I was highly anticipating this book for the lesbian queen and her demisexual spymaster and the high-stakes political intrigue surrounding them, and that was exactly what Queen of Coin and Whispers delivered!
‘She loved me as I loved her, fierce as a bloodied blade.’
When teenage queen Lia inherits her corrupt uncle’s bankrupt kingdom, she brings a new spymaster into the fold … Xania, who takes the job to avenge her murdered father.
Faced with dangerous plots and hidden enemies, can Lia and Xania learn to rely on each another, as they discover that all is not fair in love and treason?
In a world where the throne means both power and duty, they must decide what to sacrifice for their country – and for each other …
I received an ARC and reviewed honestly and voluntarily.
Rating: 3 out of 5 stars.
Content warnings include: murder, drugging, unconsensual kissing, abduction, torture, solitary confinement and sensory deprivation (off-page), self-harm, sex off-page.
The biggest regret I have about this book is that for all that I loved the widely spun, complicated and twisted net of court intrigue, blackmail, machinations, betrayal and treason…. I wasn’t able to follow most of it. I’m tempted to say there was a lot of showing instead of telling, except for the most part I simply couldn’t tell what I was being shown. I couldn’t interpret and often didn’t even notice the clues the characters followed.
Despite that, I had a good time reading the book. The atmosphere was there, even if it wasn’t a happy one. Reading about Lia being pushed closer and closer to the breaking point as she takes over the throne and tries to do her best – make her father proud without following in her uncle’s footsteps, fighting for change, acknowledgement and support while keeping everyone happy – was as fascinating as it was stomach-twisting.
Xania was my favourite character between the two protagonists. I did not just like her being the Master of Whispers and working as spymaster, I particularly loved how it integrated with her work in the royal treasury (hence the Coin part of the book’s title.) It was a clever combination that I found ingenius. I would have liked a heavier focus on that part of her job, though I understand why it wasn’t.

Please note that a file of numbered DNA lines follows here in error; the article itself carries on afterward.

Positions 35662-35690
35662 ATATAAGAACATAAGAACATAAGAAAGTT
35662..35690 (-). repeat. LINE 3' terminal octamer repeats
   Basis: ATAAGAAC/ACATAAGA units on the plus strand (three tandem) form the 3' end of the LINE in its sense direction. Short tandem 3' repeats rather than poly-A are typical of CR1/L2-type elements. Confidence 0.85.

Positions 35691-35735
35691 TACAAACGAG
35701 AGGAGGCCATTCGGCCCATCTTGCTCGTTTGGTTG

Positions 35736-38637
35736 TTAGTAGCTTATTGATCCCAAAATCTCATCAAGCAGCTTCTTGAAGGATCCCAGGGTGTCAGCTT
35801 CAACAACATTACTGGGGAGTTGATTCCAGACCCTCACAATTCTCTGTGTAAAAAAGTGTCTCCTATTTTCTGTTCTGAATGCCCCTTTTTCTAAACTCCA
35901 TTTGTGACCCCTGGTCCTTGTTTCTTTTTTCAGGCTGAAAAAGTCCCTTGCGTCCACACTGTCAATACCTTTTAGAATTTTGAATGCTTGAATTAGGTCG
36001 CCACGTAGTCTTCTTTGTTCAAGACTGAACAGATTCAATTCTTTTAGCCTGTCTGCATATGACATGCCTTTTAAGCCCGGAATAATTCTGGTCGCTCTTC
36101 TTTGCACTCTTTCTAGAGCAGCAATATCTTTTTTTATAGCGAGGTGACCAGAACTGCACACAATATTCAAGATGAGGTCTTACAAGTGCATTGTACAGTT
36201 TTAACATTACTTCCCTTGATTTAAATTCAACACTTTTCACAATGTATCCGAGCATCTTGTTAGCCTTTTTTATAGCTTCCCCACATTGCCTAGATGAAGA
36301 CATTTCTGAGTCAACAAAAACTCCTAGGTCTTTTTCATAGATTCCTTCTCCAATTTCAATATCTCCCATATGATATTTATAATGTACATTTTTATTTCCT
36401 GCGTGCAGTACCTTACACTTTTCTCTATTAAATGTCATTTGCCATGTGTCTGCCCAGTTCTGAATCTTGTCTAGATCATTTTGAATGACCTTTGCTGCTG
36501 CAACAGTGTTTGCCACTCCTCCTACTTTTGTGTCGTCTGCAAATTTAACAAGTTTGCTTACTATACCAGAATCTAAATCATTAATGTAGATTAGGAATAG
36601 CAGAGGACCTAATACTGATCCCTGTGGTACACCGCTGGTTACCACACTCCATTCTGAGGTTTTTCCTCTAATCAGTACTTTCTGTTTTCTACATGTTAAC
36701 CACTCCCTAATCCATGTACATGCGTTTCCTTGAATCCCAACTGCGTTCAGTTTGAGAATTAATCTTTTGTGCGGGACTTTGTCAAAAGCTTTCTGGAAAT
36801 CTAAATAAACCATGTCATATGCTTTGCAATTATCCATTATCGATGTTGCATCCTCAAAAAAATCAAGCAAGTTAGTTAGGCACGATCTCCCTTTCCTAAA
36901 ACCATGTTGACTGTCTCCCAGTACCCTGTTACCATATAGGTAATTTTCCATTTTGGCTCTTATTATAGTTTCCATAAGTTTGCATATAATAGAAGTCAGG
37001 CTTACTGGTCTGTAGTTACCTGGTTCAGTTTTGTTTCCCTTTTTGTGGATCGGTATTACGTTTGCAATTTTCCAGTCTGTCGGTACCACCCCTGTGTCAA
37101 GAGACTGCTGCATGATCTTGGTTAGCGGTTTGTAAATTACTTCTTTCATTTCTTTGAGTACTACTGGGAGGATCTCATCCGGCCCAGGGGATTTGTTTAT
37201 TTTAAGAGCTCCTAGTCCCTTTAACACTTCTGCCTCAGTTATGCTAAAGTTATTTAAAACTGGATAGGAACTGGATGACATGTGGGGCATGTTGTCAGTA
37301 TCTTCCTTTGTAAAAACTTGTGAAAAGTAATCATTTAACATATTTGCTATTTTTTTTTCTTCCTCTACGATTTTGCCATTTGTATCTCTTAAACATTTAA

Timeline wise, there were quite a few timeskips. The main plotline spans pretty much an entire year, with the biggest chunk playing in the first half to three quarters. As such, the book is a collection of scenes set within that year. It’s linearly told, and not exactly disconnected, but I would have liked a slightly slower pace, because as it was I was often left wondering about the immediate effects of the characters’ actions, and a lot of the details that I found interesting about being a queen and a spymaster were glossed over.
I also have to say that I had a bit of a hard time getting a hang of the dynamics between the characters. Again, there wasn’t a lot of telling, and while there were clues given for the showing it wasn’t quite enough to paint a coherent picture for me. The best example for this was Matthias – it took countless chapters for me to figure out who he even was and why he was so close to both protagonists, and the exact hows and whys weren’t revealed until the last few chapters, and even then questions remained.
There were a lot of interesting side characters that I wished had played a bigger role or gotten some sort of closure in the end. However, the entire ending felt rushed. Big things happen but are mostly glossed over, with a lot of time skips and personally impactful events that aren’t really addressed.
The epilogue was still satisfying and tied things up, but I would have liked the entire last third of the book to be told slower to give the monumental development of the plot time to unfold and settle, or to have it be a bit calmer.
Overall, Queen of Coin and Whispers gave me exactly what I was hoping to get from it. Lia and Xania were lovely, and reading about them navigating the figurative minefield of their court was never boring.